Alternative Places to Visit in Istanbul

Alternative sights Istanbul

Photo by Neida Arjona / CC BY-NC 2.0

We’re all familiar with the popular Istanbul sights from Hagia Sophia’s daunting domes to Topkapı Palace’s lavish halls. So, we decided to take a small detour from the usual tourist shuffle and take you off the beaten path to discover the city’s other landmarks, where only a few wander.

Zeyrek Mosque

Zeyrek Mosque

Photo by Feride Yalav / CC BY-NC 2.0

Even though this is the city’s second largest Byzantine edifice, Zeyrek is not among the usual places to see in Istanbul. This could be because it’s a bit removed from touristic Sultanahmet and because it’s currently under renovation (set to open in 2017). However, it’s an adventure to walk up İbadethane Sokak and gaze up at the grand recessed brick structure composed of two former Eastern Orthodox churches and a chapel. Converted into a mosque after the Ottoman takeover, Zeyrek was built in the 12th century to honor Christ Pantokrator (a specific depiction of Christ in Eastern Orthodox theological conception). >map

Phanar Greek Orthodox College

Phanar Greek Orthodox College

Photo by Marylène Magnaud / CC BY-NC 2.0

As the Balat and Fener neighborhoods become one of the most popular places to visit in Istanbul, the dark red construction that looms above them is a must-see (especially up close). Walk up Sancaktar Yokuşu to reach the main gate for an eyeful of the “Red School.” Built in 1881, Phanar is one of the oldest surviving Greek Orthodox schools in the city and was preferred by the Ottoman Empire’s prominent Greek and Bulgarian families. Nowadays, only a few students remain but the visual prominence of the structure is entirely intact. >map

Yavuz Selim Mosque

Yavuz Selim Mosque

Photo by Vikipicture / CC BY-SA 3.0

Istanbul definitely has more than enough mosques but Yavuz Selim, a 16th century imperial Ottoman mosque located on the city’s fifth hill, is one of the most beautiful physical dedications to faith. Commissioned by Suleiman the Magnificent, the mosque was built to honor the memory of his late father Selim I, who died in 1520. After you wander the stunning inner courtyard, with the ablution fountain in the middle, take a walk outside in the garden for a very expansive view of the Golden Horn. >map

The Land Walls

Land Walls

Photo by Charlotte Powell / CC BY-NC 2.0

Istanbul’s Byzantine era land walls are one of the most disregarded yet equally significant historic sights. Dating back to the reign of Byzantine emperor Theodosius II in the fifth century, the land walls protected Constantinople until 1453 when the Ottomans breached them and made the city their new capital. It’s a bit difficult to tour the entirety of the wall’s remains because there’s no unified path running alongside them. The best way to see a good section is to travel to the Yedikule Fortress, which can be reached by taking the train from Sirkeci to Yedikule. >map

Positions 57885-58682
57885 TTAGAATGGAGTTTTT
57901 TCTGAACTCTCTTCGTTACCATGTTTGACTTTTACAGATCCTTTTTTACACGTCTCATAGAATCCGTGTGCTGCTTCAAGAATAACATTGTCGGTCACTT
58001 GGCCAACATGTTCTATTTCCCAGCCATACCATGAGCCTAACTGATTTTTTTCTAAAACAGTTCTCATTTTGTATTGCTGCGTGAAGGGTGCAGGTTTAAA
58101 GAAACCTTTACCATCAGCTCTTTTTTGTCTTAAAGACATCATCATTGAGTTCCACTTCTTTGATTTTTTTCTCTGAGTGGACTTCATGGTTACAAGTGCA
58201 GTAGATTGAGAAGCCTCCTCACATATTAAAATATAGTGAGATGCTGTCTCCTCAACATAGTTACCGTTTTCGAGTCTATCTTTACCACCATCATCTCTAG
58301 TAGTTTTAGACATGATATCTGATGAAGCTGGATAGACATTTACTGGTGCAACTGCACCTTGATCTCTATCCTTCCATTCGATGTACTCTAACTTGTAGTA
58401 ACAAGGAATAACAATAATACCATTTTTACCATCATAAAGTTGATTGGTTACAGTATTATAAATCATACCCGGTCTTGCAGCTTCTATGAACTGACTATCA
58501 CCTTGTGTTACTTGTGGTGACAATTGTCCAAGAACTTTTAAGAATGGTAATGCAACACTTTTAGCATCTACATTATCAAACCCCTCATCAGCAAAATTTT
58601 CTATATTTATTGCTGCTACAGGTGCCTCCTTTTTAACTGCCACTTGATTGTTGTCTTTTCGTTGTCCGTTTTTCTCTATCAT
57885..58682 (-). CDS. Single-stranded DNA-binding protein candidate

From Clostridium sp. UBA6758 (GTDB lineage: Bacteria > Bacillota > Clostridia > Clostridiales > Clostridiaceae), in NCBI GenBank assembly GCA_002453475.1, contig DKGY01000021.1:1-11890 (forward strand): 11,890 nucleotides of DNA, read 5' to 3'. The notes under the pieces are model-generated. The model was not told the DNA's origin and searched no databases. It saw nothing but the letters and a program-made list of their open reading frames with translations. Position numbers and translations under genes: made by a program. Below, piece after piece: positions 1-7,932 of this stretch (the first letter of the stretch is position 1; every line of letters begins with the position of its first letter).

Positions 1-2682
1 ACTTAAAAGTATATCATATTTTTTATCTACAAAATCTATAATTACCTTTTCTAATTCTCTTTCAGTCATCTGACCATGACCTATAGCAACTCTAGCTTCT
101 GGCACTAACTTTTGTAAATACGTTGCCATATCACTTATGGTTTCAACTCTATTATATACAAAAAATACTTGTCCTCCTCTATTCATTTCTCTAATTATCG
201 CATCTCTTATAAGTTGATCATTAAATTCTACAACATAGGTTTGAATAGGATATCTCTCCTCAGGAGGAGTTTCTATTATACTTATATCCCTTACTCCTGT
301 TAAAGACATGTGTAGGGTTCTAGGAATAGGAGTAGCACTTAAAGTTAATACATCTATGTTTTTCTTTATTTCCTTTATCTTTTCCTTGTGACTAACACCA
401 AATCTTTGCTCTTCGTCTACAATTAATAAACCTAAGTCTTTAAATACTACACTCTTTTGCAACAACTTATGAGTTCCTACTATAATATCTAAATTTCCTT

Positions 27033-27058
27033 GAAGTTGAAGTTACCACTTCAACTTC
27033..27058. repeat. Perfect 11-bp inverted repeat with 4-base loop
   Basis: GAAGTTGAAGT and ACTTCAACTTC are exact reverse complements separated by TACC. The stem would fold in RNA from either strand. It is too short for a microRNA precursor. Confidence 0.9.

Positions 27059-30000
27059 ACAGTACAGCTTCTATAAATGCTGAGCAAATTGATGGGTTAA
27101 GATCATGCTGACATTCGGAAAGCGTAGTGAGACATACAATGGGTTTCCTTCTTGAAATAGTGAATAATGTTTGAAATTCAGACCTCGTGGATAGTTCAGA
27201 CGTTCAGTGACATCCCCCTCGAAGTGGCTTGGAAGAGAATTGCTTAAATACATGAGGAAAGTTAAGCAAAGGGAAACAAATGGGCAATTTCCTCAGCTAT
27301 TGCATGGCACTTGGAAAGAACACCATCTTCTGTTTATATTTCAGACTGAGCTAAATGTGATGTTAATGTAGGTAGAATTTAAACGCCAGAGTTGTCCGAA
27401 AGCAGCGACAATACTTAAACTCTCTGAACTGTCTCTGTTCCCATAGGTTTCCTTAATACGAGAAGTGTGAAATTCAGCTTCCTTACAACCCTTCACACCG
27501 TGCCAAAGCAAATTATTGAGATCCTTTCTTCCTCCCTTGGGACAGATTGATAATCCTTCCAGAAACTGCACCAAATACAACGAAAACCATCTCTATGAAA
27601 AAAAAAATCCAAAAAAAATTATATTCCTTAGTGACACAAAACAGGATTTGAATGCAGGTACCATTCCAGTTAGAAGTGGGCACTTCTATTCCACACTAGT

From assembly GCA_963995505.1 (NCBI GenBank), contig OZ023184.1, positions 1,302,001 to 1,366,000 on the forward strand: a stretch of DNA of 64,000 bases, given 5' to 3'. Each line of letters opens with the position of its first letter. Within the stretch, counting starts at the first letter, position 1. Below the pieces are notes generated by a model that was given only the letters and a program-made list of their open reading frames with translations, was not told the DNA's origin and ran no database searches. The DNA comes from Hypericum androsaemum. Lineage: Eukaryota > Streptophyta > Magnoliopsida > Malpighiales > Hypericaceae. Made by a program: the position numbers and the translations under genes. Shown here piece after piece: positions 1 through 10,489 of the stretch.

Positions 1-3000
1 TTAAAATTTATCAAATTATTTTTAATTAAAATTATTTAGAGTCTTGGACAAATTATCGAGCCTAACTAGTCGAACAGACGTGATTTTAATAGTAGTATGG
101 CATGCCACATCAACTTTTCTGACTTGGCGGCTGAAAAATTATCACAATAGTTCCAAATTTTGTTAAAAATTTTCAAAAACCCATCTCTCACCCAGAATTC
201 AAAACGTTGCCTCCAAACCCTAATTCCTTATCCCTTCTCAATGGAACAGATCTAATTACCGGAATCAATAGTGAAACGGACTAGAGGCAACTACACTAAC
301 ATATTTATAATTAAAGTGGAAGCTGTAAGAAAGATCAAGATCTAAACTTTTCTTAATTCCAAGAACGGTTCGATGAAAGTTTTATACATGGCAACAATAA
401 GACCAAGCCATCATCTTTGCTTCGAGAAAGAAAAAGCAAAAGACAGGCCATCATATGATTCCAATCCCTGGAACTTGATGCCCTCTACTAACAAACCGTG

Küçüksu Palace

Küçüksu Palace

Photo by Ayhan Çakar / CC BY-NC 2.0

The Bosphorus coastline on the Asian side from Üsküdar all the way to Anadolu Kavağı is full of hidden treasures. One of the most lavish sights is this former summer palace, which belonged to the Ottoman sultans who used it for short stays during country excursions and hunting. Completed in 1857, the small palace abides to a neo-baroque style and can be seen as the sister of Beylerbeyi Palace, the other imperial Ottoman summer residence also located on the Asian side. Inside Küçüksu you will find fireplaces made of Italian marble, parquet floors of various patterns, European style antique furniture and art. >map

Crimean Memorial Church

Crimean Church

Photo by Feride Yalav / CC BY-NC 2.0

This Victorian neo-Gothic church in Galata is almost entirely hidden away behind the trees in its lush garden. Located at the end of Serdar-ı Ekrem Street on a downward slope toward Kumbaracı Yokuşu, Crimean Memorial Church, also known as “Christ Church,” was completed in 1868 and commemorates the fallen soldiers of the Crimean War. After closing in 1978 due to a lack of congregation, the Anglican church reopened in 1991 and continues to hold services. After viewing the beautiful altar inside, take some time to walk around the garden where geese, cats, and turtles wander around freely. >map

Beyoğlu Panayia Evangelistria Greek Orthodox Church


Photo by Tuba / CC BY-NC 2.0

Most Istanbul visitors have never seen this Greek Orthodox church that is almost entirely hidden away in the Dolapdere neighborhood. Like a complete aesthetic contradiction, the ornate towers and dark red dome of this Greek Orthodox Church rise above a few döner joints and a collection of dilapidated apartments. Still holding services every Sunday from 8:30-11:30am, the church was built between 1877 and 1893 with a cut stone exterior and impressive religious iconography and frescoes inside. >map

Ruhban Okulu, Heybeliada

Ruhban Okulu

Photo by Feride Yalav / CC BY-NC 2.0

Even though the islands have become a crowded weekend getaway for many, there are still some unknown sights to be discovered. From the crumbling Trotsky House and Prinkipo Greek Orphanaga on Büyükada, to the Church of St. John in Burgazada, our favorite continues to be Ruhban Okulu on Heybeliada. Also known as the Halki Seminary, this was the main theology school of the Eastern Orthodox Church’s Ecumenical Patriarchate of Constantinople, until 1971 when Turkish parliament enacted a law banning private higher education institutions. Today, you can walk (or take a horse drawn carriage) to the former school and visit its small Greek Orthodox church as well as taking in the amazing sea view from its large terrace. (We also recommend this piece for more things to see on Heybeliada>map

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